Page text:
User Snake80w said, “Have been taking this drug for 14 years with great success. Have had no side effects.”
On Drugs.com, users gave Glipizide an overall rating of 6.7 out of 10:
User Diabetes RN stated, “Fabulous drug. My patients are doing so much better with Glipizide XL. Getting them to goal. Easy to take and no pre-meal dosing.”
User Kelly Vickers said, “I’ve found this to be the best diabetes medicine I’ve used. In the extended release version, it provides consistent and significant reduction of blood sugar readings.”
On Iodine.com, 50% of users stated Glipizide was worth it, 32% said the drug worked well and 19% stated Glipizide was a hassle:
One user, a 67-year-old man said, “If not taken half an hour before a meal with enough carbs, this med causes dangerously low blood levels in the 40’s. Follow food recommendations exactly.”
How Affordable is Glipizide?
When it comes to Medicaid, Glipizide, Glipizide ER and Glipizide XL are all covered by Medicaid. When it comes to Medicare, coverage will depend on which Medicare plan you are currently enrolled in. All forms of Glipizide are covered under Medicare Part D and Medicare Advantage.
However, Medicare Part A and Medicare Part B usually do not cover prescription medications. Also, most major private health insurance companies, including Aetna, Anthem Blue Cross, Cigna and Humana, cover all forms of Glipizide.
Are There Other Comparable Treatments to Glipizide?
There are times when you or your doctor may recommend a Glipizide alternative, if the side effects bother you too much or the drug just isn’t working effectively.
Lifestyle changes may be one option, which includes diet and exercise adjustments. Another option is to prescribe a different diabetes medication.
This includes medications like Biguanides, which help your body use its natural insulin more effectively, including Metformin; Meglitinides, which are designed to help your pancreas produce more insulin, including Prandin; Thiazolidinediones, which work much like Biguanides, including Avandia and Alpha Glucosidase Inhibitors, which are designed to break down carbohydrates and sugar in the body’s digestive tract, including Precose.
What Else Do I Need to Know About Glipizide?
Patients who take the extended-release tablet may find that part of the tablet will come out in their stool after their body has absorbed the medication. This is no cause for concern and is perfectly normal.
Before you start taking Glipizide, it is important that you notify your doctor if you have diabetic ketoacidosis, kidney disease, liver disease, chronic diarrhea, intestinal blockage, history of heart disease, adrenal gland disorder, pituitary gland disorder or an enzyme deficiency. Also, notify your doctor, prior to taking Glipizide, if you are pregnant, breastfeeding, have a fever, trauma or infection.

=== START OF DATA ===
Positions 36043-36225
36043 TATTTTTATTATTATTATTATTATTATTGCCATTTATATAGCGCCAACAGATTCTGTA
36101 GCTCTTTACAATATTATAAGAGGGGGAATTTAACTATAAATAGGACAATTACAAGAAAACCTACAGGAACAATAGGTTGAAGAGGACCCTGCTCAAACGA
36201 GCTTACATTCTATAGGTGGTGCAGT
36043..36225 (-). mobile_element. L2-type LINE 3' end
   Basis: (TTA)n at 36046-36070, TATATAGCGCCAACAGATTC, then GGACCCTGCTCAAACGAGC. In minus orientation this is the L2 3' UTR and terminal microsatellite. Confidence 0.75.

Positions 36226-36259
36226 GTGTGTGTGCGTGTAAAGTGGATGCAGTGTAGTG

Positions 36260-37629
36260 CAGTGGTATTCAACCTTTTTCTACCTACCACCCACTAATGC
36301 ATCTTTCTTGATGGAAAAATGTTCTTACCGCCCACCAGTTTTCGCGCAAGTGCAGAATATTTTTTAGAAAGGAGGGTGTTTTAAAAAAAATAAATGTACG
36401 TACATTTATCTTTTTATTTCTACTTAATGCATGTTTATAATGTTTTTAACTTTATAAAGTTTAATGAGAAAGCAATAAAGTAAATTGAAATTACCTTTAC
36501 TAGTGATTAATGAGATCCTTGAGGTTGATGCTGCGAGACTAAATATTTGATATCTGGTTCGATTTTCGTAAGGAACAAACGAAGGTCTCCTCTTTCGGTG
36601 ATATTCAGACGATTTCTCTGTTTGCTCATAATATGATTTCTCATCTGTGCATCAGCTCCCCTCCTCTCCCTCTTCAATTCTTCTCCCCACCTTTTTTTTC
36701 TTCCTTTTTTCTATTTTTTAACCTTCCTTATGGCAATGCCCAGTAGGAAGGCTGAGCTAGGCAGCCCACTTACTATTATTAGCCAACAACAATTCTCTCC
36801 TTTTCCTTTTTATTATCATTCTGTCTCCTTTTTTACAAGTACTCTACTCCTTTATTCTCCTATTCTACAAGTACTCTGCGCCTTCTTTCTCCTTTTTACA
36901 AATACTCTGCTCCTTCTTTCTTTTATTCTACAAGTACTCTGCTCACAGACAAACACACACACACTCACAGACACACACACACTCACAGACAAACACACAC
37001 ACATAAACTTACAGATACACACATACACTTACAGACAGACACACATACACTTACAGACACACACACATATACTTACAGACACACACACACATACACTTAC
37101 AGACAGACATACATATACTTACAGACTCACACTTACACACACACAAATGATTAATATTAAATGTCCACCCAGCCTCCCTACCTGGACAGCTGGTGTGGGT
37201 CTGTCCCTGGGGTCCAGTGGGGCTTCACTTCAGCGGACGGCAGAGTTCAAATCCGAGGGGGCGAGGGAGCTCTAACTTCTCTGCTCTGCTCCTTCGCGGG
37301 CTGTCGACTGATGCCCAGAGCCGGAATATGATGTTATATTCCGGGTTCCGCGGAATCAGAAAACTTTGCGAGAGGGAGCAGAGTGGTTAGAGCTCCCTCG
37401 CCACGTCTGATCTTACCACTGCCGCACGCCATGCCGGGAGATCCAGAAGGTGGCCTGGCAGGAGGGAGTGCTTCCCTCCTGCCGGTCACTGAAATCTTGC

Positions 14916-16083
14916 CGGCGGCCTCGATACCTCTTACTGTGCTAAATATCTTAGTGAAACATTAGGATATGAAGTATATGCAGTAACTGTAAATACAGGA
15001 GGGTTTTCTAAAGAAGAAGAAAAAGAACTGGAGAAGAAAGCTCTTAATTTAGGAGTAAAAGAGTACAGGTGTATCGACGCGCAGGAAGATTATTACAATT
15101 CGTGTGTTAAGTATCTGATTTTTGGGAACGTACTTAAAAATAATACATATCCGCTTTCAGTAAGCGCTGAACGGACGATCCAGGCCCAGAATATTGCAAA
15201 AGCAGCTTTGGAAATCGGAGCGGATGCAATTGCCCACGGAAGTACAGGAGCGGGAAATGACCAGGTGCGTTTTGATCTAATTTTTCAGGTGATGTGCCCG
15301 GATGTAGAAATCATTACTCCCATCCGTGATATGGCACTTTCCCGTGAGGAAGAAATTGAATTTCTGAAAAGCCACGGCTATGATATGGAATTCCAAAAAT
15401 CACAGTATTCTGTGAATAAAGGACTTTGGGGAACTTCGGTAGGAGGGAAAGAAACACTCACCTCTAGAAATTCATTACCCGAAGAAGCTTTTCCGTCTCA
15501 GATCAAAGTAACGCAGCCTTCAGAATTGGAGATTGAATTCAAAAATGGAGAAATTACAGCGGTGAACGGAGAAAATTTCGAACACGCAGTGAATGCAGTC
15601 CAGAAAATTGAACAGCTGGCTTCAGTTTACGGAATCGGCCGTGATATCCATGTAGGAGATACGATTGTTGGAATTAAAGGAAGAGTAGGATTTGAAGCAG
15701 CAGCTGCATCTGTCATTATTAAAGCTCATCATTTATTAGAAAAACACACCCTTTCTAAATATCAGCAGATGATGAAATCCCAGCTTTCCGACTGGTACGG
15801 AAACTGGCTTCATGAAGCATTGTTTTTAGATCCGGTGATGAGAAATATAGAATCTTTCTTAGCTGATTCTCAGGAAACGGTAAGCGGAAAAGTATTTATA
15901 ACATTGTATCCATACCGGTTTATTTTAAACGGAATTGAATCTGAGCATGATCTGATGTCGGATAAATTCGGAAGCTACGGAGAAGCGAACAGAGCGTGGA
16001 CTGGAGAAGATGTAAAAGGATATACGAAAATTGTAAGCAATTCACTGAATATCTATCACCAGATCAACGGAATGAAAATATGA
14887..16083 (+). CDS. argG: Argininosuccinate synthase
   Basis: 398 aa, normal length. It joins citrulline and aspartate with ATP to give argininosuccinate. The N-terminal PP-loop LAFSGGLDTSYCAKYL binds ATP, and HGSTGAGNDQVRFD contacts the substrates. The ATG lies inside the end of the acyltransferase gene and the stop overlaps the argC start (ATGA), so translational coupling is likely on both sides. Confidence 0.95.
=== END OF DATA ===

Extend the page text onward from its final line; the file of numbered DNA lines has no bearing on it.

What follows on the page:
As far as dosing for Glipizide, it will completely vary according to the patient. However, as an average, for initial dosage, the immediate-release tablet (5 milligrams) is taken once a day, in the morning, 30 minutes prior to breakfast and the extended-release tablet (5 milligrams) is taken once a day, in the morning, with breakfast. When it comes to maintenance dosing, the average dosage is between 2.5 milligrams and 30 milligrams, taken in one dose or as a divided dose for immediate-release tablets and between 5 milligrams and 20 milligrams, taken in one dose or as a divided dose for extended-release tablets. This medication should be swallowed whole and should never be broken, chewed or crushed.
If you happen to miss a dose of Glipizide, you should take your prescribed dose as soon as you remember. However, if it is close to the time when your next dose is scheduled, then skip the dose that you missed, take your next dose as scheduled and then continue on with your dosing schedule. You don’t want to take a double dose in order to make up for a missed dose.
While we talked about the common side effects of the drug above, there are some side effects that aren’t so common, but do require notifying your doctor right away if you notice the following signs and symptoms:
- Blurred vision
- Cold sweats
- Fast heartbeat
- Lower back pain
- Painful urination
- Pounding in the ears
- Shortness of breath
- Slurred speech
- Sore throat
- Unusual weakness
When searching for treatments for your Type 2 diabetes, Glipizide may be a great option for you. Controlling your blood sugar levels is an important part of your treatment plan and Glipizide is designed to do just that.
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Disclaimer: This article should not be used as medical advice to treat diabetes. It should not replace consulting with your doctor to determine what is best for your diabetes treatment.